TOKYO -- The Japanese government ultimately has no plans to support people pushed into poverty by the impact of the coronavirus pandemic beyond the welfare system, Prime Minister Yoshihide Suga suggested to lawmakers on Jan. 27.
The Suga administration has come under fire for insufficient assistance for people who have been laid off, restaurants and other businesses, and workers suffering from severe income drops due to requests for shorter business hours due to the coronavirus crisis.
Suga's comment came after Michihiro Ishibashi, of the largest opposition Constitutional Democratic Party of Japan (CDP), asked the prime minister during a House of Councillors Budget Committee session, "Are you telling people in dire economic straits (due to the pandemic) to just help themselves?"
Suga replied that he wanted to aim for a society of "self-help, mutual cooperation, public assistance, and community bonds." He added, "First of all, (people) should try whatever they can on their own. If that does not work at all, then the government will step in to help with the social safety net. That is the kind of trusted government I would like."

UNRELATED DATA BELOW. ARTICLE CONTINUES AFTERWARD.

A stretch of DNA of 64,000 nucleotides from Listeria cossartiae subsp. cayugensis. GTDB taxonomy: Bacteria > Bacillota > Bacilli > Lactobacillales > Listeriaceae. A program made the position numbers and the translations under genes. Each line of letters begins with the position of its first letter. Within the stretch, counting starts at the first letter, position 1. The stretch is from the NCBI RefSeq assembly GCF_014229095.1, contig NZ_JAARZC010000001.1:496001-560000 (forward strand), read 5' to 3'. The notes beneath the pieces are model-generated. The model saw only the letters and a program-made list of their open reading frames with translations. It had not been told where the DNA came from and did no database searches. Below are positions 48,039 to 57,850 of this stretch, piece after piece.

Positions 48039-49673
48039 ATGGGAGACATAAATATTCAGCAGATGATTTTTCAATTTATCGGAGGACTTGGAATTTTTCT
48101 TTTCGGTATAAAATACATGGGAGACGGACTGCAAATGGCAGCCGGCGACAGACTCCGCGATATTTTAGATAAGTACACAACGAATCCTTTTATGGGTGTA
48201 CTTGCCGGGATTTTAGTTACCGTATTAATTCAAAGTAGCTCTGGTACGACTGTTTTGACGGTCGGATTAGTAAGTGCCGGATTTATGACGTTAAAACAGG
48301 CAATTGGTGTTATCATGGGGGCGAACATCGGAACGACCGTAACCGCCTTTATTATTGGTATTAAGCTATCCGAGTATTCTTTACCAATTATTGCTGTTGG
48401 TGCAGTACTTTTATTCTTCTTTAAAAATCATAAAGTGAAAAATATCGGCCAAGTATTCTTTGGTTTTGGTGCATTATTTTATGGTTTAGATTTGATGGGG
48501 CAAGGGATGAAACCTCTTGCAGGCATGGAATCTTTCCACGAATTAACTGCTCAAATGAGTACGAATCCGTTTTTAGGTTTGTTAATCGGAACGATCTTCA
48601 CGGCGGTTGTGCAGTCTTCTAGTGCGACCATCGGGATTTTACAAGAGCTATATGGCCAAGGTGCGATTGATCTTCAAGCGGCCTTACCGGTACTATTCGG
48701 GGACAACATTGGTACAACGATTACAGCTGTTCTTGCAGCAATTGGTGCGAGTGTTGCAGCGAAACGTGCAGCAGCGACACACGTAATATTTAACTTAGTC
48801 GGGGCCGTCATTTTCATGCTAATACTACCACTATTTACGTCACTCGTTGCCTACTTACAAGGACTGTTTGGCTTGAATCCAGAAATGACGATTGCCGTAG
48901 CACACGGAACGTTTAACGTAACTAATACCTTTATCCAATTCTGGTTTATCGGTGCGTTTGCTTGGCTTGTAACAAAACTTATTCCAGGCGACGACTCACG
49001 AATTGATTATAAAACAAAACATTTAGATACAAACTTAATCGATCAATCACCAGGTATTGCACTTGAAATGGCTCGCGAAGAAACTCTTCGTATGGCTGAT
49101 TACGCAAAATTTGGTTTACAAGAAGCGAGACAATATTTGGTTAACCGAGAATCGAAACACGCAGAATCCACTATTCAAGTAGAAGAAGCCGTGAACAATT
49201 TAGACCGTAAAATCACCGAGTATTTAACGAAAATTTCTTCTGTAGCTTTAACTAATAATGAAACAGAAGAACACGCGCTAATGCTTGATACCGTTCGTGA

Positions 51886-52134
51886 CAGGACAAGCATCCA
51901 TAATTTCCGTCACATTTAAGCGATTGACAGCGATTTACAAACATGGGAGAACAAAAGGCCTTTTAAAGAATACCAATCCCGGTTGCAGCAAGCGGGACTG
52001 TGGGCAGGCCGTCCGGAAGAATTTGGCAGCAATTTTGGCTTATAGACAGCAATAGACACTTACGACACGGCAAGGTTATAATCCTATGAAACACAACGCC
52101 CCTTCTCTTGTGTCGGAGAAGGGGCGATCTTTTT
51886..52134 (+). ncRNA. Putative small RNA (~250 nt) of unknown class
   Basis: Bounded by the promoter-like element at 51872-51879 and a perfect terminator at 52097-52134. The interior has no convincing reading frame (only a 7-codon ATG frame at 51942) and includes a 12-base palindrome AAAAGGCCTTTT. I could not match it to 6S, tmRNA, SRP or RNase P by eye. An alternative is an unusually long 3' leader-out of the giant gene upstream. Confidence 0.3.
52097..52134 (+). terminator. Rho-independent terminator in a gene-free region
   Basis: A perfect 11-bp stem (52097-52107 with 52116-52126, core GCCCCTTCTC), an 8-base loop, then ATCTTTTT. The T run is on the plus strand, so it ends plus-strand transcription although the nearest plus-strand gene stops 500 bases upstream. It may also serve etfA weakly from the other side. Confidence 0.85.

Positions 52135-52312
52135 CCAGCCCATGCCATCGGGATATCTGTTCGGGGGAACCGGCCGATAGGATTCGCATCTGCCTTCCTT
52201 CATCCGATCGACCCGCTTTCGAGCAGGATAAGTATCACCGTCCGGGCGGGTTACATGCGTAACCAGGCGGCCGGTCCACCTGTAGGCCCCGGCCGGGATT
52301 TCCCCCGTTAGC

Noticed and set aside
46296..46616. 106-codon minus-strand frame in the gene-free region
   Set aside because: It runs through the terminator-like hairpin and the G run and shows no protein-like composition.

Ishibashi then asked, "There are more and more people now taking their own lives because they've lost their livelihoods. Is it (support) really reaching people in need?"
Suga stated, "There are various measures in place and, in the end, the government has the welfare system."
Later, CDP lawmaker Renho stood up and said, "That (the prime minister's) answer was beyond the pale." She then asked, "Is it not the job of the prime minister, and politics, to work to prevent people from falling into welfare?"
Suga responded, "In the end there's the safety net. And what I said was that I want to create a trust-based society."
(Japanese original by Hironori Takechi, Political News Department)